The Cadet Diaries #8

The Cadet Diaries #8

Throughout the year, Young Post hosts a number of students to work full-time in our office for a period of two weeks. Here, the cadets will gain some valuable hands-on experience on what it's like to have a 9-5 job, working for a newspaper, shadowing reporters on assignment and participating in any of the wackiness that goes on here. The cadets will share their stories at YP in a series of blogs.

On Tuesday a fellow cadet (Amanda) and I got the chance to be out of office to cover the Dim Sum Talented Chef Competition 2013 at the Peninsula Hotel. There were five finalists who had to each produce a gourmet dim sum shrimp dish. They had to make sure that both the quality of the food and the presentation were the best they could be.

Our main job consisted of taking photos and sending them back to the office, where they would be posted on the Young Post Active Facebook page. So yes, the photos on there are from us! You’re welcome!

I arrived at the hotel’s Banquet Kitchen while everything was in full swing. The chefs were putting finishing touches to their dishes and plating up. There were certainly a sense of competition in the air, but it was not as stressful as having Gordon Ramsay screaming at you in a massive kitchen.

I snapped action shots of them placing colourful vegetables in intricate formations and delicately shaping small tarts. I also took pictures of the finish products, which were really a sight to behold. There was many a time where I was tempted to steal a bite from their delectable dishes because their presentation was as pretty as a picture. The competing chefs were very focused on their work, and seemed to work well under pressure.

Unfortunately, during the cooking, one of the contestants, Florence Tse, gave herself a deep cut and had to receive medical attention. Nevertheless, she went back into the competition with a noticeably large bandage on her left hand, and received help from a chef who plated her dish. This was a great example of perseverance, something I truly admired while covering this story.


SCMP’s Susan Jung.

During the judging, I tried to get shots of the food being laid on the judging table, and shots of judges eating, commenting and approving the food. My role allowed me to listen to what the judges were saying. Many of them loved Felix Leung Hin-wa’s presentation (the eventual winner) as he had made a deep-fried elephant-shaped dim sum. SCMP’s food editor Susan Jung was so impressed by this that she asked me to take a picture of it.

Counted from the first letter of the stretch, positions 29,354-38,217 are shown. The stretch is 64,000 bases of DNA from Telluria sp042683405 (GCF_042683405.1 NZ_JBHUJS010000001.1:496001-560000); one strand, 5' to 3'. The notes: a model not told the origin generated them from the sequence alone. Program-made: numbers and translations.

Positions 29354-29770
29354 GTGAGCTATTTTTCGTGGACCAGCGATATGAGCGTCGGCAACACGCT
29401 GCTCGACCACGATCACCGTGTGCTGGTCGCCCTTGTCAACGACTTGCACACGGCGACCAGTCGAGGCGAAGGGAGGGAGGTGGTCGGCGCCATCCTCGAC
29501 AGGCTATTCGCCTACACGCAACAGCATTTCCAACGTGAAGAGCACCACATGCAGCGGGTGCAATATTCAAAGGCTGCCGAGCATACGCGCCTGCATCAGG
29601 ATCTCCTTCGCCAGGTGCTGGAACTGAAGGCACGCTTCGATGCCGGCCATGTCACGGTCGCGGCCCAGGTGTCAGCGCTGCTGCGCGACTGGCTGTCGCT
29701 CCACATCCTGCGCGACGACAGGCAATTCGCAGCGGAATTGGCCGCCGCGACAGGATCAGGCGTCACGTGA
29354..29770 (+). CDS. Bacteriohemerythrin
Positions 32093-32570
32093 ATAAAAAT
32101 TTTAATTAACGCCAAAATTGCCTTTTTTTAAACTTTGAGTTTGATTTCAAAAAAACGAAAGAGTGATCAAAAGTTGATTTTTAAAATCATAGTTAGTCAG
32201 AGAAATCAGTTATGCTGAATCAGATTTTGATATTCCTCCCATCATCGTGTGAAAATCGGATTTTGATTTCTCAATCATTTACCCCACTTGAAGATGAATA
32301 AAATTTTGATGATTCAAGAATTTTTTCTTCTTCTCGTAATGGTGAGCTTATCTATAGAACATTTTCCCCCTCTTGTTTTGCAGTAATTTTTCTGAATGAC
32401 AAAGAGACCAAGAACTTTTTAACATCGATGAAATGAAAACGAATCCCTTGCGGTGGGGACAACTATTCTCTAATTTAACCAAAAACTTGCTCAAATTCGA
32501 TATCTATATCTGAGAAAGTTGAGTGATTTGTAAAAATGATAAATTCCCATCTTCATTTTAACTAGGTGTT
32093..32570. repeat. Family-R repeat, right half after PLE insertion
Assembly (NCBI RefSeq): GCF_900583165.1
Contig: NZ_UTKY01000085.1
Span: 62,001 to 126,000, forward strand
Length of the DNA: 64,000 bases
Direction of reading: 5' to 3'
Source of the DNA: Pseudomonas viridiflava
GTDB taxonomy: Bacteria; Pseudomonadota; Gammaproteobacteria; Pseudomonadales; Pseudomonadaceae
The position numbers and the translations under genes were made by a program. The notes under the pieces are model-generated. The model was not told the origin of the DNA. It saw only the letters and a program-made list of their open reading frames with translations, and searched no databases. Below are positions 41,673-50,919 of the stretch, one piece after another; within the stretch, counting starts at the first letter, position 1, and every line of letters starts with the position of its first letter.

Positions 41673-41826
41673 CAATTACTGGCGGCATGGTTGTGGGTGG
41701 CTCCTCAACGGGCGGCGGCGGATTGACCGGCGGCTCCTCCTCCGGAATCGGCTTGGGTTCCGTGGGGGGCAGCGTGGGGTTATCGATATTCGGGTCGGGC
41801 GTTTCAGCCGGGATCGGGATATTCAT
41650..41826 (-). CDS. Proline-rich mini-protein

Despite the final results, I felt that all the dishes looked delicious, and from what I heard, the judges had a hard time judging who had the best dish. But the judges believed that Felix really did deserve first prize, which consisted of HK$25,000 and a two-year apprenticeship with The Peninsula Hotel, including a year at The Peninsula Hong Kong, six months at The Peninsula Shanghai and another six months at The Peninsula Beijing.

This experience gave me a chance to see what a food competition was really like. It also made me realise that journalism was changing as we could provide live coverage of the event as well as write an article all while being away from the desk. I thoroughly enjoyed the out-of-office experience, as it proved I could enjoy myself while working, something I do at the office too…sometimes.

 

Read the other blogs:

- [VIDEO] Life in a Day of a Young Post Cadet - produced by our cadets

- #12: Returning cadet Doris meets a couple of musicians and learns that they are just like any other person

- #11: Doing a story on retro games led to an afternoon of fun with the reporters

- #10: Being a journalist has its perks as cadet Amanda found out first-hand

- #9: While her fellow cadets were covering the dim sum competition, Winnie was in the office facing the pressure to beat the deadline

- #7: Cadet Henry experienced just how much work goes into covering a news event like the HKDSE as he was among the team of SCMP and YP reporters who were out on the field

- #6: Giselle and the rest of the new cadets made it through their first editorial meeting at Young Post

- #5: Journalism is about so much more than sitting at a desk all day and writing news articles

- #4: Not only do cadets need a passion for journalism, they have to be fit too as a recent assignment sent cadet Lok-yan climbing to the top of a hill

- #3: Cadet Janet attends her first debating competition and witnesses what it's all about

- #2: Lunches at the Young Post office is a bit different than those at school

- #1: Working at Young Post is nothing like what cadet Melanie expected.

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2 Comments

Nazni

22:37pm

>> .... 不過 報告指出 香港的優勢愈來愈不明顯 與深圳 上海 北京等城市的差距 愈來愈小 另外 報告指出 香港在經濟規模 高科技產業方面的優勢 將被上海和北京超越 深圳已經具備獨立向國際市場推廣產品的能力 可以不經香港的前店 報告建議香港要重新思考和定位 I would assume Beijing and the prniiocval/municipal govts are just too happy to see their cities becoming world-class centres of excellence. So what if HK is falling behind.>> ... 提到有印度商人要開辦亞洲的商品交易 基於中國經濟蓬勃發展 原本屬意來港落腳 但是他們最終放棄香港 改在新加坡成立 文內提到經濟騰飛的印度 其大公司都認真地視新加坡為潛在的亞洲的國際中樞 India and China are border neighbours and global competitors. So why would India investors want bankers in HK know abt their commercial secrets?>> ... 作為全球主要資本市場的地位毋庸置疑 但空氣質素與居住環境等問題 均妨礙香港進一步發展 I believe it is important for HK ppl to identify and evaluate all the ranking criteria used in the report.

Bosy

22:45pm

For the sake of a financial maerkt MAS allowed the insurance companies and the banks to any how sell to chalk up some figures. Is figure very important? Is it more important than lives saved, someone's financial future, the retirees etc?I know of a local insurance company desperate to be #1 and as result all cautions thrown to the wind. And the insurance agents willingly, greedily partnered the company to fleece their own policyholders on dubious products.I wonder they have conscience or not.